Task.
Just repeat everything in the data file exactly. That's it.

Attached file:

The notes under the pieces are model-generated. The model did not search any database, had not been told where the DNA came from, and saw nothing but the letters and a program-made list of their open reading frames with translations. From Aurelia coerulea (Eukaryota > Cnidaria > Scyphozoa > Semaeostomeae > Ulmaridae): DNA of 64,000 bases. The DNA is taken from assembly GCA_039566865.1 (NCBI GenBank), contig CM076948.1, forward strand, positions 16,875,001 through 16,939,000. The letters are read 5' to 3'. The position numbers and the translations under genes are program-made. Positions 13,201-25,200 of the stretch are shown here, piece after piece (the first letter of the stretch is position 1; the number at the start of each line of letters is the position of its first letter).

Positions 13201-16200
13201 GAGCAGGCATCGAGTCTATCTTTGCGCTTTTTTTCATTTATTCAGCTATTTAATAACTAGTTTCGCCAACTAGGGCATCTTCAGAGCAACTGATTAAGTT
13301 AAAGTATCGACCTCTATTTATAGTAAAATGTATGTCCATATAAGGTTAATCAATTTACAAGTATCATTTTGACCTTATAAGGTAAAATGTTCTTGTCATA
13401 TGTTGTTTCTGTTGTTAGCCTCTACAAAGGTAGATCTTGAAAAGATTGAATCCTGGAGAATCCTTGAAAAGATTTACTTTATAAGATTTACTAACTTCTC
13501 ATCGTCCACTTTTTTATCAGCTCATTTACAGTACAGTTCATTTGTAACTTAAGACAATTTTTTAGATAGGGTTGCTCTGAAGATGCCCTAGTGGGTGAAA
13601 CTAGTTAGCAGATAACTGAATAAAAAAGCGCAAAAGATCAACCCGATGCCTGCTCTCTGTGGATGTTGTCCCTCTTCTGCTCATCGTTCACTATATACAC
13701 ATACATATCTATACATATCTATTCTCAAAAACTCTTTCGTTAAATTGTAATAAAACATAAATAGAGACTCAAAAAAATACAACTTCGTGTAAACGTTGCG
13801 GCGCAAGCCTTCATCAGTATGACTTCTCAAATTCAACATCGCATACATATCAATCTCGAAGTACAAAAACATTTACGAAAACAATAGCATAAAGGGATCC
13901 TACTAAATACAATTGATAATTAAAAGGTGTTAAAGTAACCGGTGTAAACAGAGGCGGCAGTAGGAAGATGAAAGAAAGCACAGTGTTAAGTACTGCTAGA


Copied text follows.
The notes under the pieces are model-generated. The model did not search any database, had not been told where the DNA came from, and saw nothing but the letters and a program-made list of their open reading frames with translations. From Aurelia coerulea (Eukaryota > Cnidaria > Scyphozoa > Semaeostomeae > Ulmaridae): DNA of 64,000 bases. The DNA is taken from assembly GCA_039566865.1 (NCBI GenBank), contig CM076948.1, forward strand, positions 16,875,001 through 16,939,000. The letters are read 5' to 3'. The position numbers and the translations under genes are program-made. Positions 13,201-25,200 of the stretch are shown here, piece after piece (the first letter of the stretch is position 1; the number at the start of each line of letters is the position of its first letter).

Positions 13201-16200
13201 GAGCAGGCATCGAGTCTATCTTTGCGCTTTTTTTCATTTATTCAGCTATTTAATAACTAGTTTCGCCAACTAGGGCATCTTCAGAGCAACTGATTAAGTT
13301 AAAGTATCGACCTCTATTTATAGTAAAATGTATGTCCATATAAGGTTAATCAATTTACAAGTATCATTTTGACCTTATAAGGTAAAATGTTCTTGTCATA
13401 TGTTGTTTCTGTTGTTAGCCTCTACAAAGGTAGATCTTGAAAAGATTGAATCCTGGAGAATCCTTGAAAAGATTTACTTTATAAGATTTACTAACTTCTC
13501 ATCGTCCACTTTTTTATCAGCTCATTTACAGTACAGTTCATTTGTAACTTAAGACAATTTTTTAGATAGGGTTGCTCTGAAGATGCCCTAGTGGGTGAAA
13601 CTAGTTAGCAGATAACTGAATAAAAAAGCGCAAAAGATCAACCCGATGCCTGCTCTCTGTGGATGTTGTCCCTCTTCTGCTCATCGTTCACTATATACAC
13701 ATACATATCTATACATATCTATTCTCAAAAACTCTTTCGTTAAATTGTAATAAAACATAAATAGAGACTCAAAAAAATACAACTTCGTGTAAACGTTGCG
13801 GCGCAAGCCTTCATCAGTATGACTTCTCAAATTCAACATCGCATACATATCAATCTCGAAGTACAAAAACATTTACGAAAACAATAGCATAAAGGGATCC
13901 TACTAAATACAATTGATAATTAAAAGGTGTTAAAGTAACCGGTGTAAACAGAGGCGGCAGTAGGAAGATGAAAGAAAGCACAGTGTTAAGTACTGCTAGA